Neurosurgeons' techniques providing better outcomes, less chance of injury
J.D. Day, MD, chair of the Department of Neurosurgery, University of Arkansas for Medical Sciences (UAMS), was born into a medical family with a father who was an OB\GYN before becoming a pathologist, and a mother who was a dietician. Early on, Day knew he wanted to become a physician, but when he told his mother that he had decided to specialize in neurosurgery, she cried.
In the 1960s and 70's, neurosurgery was a tough field. The chance patients were going to be significantly neurologically impaired or would die was high. His mother was afraid his career would be stressful and sad.
Little could Day's mother have envisioned the tremendous explosion in technology for neurosurgery since the 1980s, nor that her son would become an internationally known leader developing improved neurosurgery techniques, a specialist in microsurgery and tumors and vascular disorders of the brain and skull base. Day has since written four textbooks on skull base surgery, and published more than 80 articles in medical journals on neurosurgical topics. He has been on the editorial boards of Neurosurgery and Acta Neurochirurgica, and taught skull base surgery techniques and lectured extensively in the U.S., Europe, Africa and Asia.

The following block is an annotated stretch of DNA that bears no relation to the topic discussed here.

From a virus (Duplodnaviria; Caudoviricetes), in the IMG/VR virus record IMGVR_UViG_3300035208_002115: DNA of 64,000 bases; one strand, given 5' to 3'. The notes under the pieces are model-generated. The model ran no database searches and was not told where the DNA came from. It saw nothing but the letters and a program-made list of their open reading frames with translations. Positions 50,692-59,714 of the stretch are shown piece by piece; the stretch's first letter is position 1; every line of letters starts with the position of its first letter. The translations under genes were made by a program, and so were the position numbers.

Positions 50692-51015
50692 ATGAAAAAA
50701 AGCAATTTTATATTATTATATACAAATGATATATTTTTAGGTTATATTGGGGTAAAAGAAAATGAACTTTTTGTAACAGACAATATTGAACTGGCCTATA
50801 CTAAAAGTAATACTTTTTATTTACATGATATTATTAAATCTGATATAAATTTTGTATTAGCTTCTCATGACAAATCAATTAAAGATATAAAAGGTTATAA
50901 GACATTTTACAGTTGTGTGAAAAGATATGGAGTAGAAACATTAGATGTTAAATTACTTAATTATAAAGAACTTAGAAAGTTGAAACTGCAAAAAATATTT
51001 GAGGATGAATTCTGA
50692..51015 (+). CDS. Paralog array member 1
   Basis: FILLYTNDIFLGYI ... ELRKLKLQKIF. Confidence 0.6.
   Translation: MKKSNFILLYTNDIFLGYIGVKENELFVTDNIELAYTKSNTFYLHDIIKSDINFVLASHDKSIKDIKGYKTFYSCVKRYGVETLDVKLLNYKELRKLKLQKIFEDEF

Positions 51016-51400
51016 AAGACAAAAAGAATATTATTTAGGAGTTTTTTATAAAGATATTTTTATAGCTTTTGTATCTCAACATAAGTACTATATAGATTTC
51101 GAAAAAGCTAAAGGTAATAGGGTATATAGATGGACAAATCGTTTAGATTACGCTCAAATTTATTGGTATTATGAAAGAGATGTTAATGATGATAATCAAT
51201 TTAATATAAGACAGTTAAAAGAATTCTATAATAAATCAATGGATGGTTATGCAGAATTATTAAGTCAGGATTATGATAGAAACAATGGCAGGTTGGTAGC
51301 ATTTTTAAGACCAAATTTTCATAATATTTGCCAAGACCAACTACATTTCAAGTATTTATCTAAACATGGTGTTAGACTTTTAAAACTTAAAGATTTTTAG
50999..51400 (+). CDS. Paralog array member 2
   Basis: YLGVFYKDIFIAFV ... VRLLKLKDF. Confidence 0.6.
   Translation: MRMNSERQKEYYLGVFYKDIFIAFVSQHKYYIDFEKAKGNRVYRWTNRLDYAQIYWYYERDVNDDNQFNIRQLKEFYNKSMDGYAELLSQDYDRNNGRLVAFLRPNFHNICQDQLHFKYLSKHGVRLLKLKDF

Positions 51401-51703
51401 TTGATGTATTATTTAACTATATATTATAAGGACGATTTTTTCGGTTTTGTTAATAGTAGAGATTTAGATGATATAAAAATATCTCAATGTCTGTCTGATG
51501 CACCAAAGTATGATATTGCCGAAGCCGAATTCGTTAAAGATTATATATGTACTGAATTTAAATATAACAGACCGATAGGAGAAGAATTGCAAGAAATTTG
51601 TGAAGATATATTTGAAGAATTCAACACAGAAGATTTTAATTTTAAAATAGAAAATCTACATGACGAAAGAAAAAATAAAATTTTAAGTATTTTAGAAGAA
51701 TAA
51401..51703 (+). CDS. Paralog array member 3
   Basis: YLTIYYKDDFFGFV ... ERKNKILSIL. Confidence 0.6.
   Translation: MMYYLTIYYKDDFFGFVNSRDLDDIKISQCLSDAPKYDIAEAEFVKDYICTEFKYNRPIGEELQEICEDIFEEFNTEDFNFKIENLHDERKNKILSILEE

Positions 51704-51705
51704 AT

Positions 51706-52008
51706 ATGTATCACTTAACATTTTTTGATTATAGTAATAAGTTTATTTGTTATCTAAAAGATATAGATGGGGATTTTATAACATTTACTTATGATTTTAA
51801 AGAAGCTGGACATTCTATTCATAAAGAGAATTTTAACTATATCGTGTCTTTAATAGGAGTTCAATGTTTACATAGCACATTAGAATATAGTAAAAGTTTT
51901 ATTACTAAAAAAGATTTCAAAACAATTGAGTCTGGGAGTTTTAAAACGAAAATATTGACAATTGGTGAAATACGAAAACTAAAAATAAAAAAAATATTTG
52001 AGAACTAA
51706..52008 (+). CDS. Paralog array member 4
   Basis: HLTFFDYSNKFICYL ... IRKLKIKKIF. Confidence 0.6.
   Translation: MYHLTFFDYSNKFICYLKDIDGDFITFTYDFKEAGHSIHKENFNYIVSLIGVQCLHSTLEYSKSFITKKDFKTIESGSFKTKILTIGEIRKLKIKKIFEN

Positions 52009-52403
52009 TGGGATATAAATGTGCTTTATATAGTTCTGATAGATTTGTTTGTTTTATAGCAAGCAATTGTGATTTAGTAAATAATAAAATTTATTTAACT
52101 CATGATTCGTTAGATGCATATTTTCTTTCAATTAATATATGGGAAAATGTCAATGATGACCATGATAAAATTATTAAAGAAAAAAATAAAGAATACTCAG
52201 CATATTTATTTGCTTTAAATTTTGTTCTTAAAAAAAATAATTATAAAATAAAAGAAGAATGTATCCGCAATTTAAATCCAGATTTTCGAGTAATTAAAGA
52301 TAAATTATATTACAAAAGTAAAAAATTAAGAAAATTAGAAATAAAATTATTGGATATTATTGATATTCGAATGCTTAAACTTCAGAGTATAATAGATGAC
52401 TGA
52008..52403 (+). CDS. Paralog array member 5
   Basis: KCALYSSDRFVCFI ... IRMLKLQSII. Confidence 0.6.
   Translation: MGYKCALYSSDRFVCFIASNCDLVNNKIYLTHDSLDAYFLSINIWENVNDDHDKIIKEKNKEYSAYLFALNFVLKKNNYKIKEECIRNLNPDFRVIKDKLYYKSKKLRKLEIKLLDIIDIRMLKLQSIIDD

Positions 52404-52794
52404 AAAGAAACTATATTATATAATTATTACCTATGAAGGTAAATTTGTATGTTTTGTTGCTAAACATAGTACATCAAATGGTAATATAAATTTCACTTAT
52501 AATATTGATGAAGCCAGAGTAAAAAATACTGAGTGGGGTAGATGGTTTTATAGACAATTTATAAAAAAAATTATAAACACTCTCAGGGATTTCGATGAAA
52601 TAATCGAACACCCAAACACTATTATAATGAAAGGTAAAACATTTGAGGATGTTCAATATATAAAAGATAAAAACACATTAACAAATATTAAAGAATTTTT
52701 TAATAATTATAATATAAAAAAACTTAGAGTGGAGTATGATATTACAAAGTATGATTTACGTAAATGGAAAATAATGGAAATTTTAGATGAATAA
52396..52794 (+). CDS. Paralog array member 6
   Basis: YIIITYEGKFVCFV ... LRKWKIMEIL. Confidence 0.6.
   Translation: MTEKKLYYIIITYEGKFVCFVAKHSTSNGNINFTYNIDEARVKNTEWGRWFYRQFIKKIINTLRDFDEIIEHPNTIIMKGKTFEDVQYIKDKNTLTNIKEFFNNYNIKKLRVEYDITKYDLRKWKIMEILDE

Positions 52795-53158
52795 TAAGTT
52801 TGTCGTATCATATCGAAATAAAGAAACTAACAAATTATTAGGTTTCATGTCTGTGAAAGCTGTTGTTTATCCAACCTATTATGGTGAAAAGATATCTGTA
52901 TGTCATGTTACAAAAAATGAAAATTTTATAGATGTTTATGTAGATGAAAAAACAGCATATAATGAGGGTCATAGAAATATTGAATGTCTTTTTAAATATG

"We're able to do things now that when I started in medical school in the 1980s, you would really not even think about doing because the chances of success were so low, especially with brain tumors," Day said. "We are able to do a much better job with less chance of causing major neurological injury to patients. A lot of that has to do with the development of complex surgical techniques."
Previously neurosurgeons would open up the skull, move the brain out of the way and attack the tumor. That typically didn't work out so well for patients. "We learned how to remove bone at the base of the skull, get around vessels and nerves traversing the base of the skull, how to expose the tumor, and then get to the base of the tumor in order to cut off the blood supply and safely remove it. Also, these techniques are utilized for access to vascular lesions and have made a tremendous difference in reducing neurological morbidity."
The tools for microsurgery are far superior to those available 30-40 years ago. Tumors can be broken up with ultrasonic waves and removed with ultrasonic aspirators with far better tissue differentiation than in the past. For deep-seated tumors, there are ways to get to them with much less injury to the brain.
"We use a computerized image guidance system to pre-plan a trajectory working through parts of the brain to get to a deep-seated tumor, and then pass a port the diameter of a nickel that spreads out the white matter instead of cutting it," Day said. "We view the deep area with the tumor with an exoscope, which gives a high-resolution digital image on a large screen that can also be viewed in 3-D. This is many times an improved view in comparison to our standard operating microscope."
This miniaturized computer guidance and imaging technology has only developed in the past eight or nine years. Day said it wasn't until around 2012 that technology caught up with people's ideas in this area of accessing deep brain tumors through a small tubular port.
"There have been huge changes in imaging, surgery options, and neuroanesthesia techniques," he said. "Combined, we can treat a lot of things neurosurgeons would have previously considered inoperable. They could do surgery, but with more risk."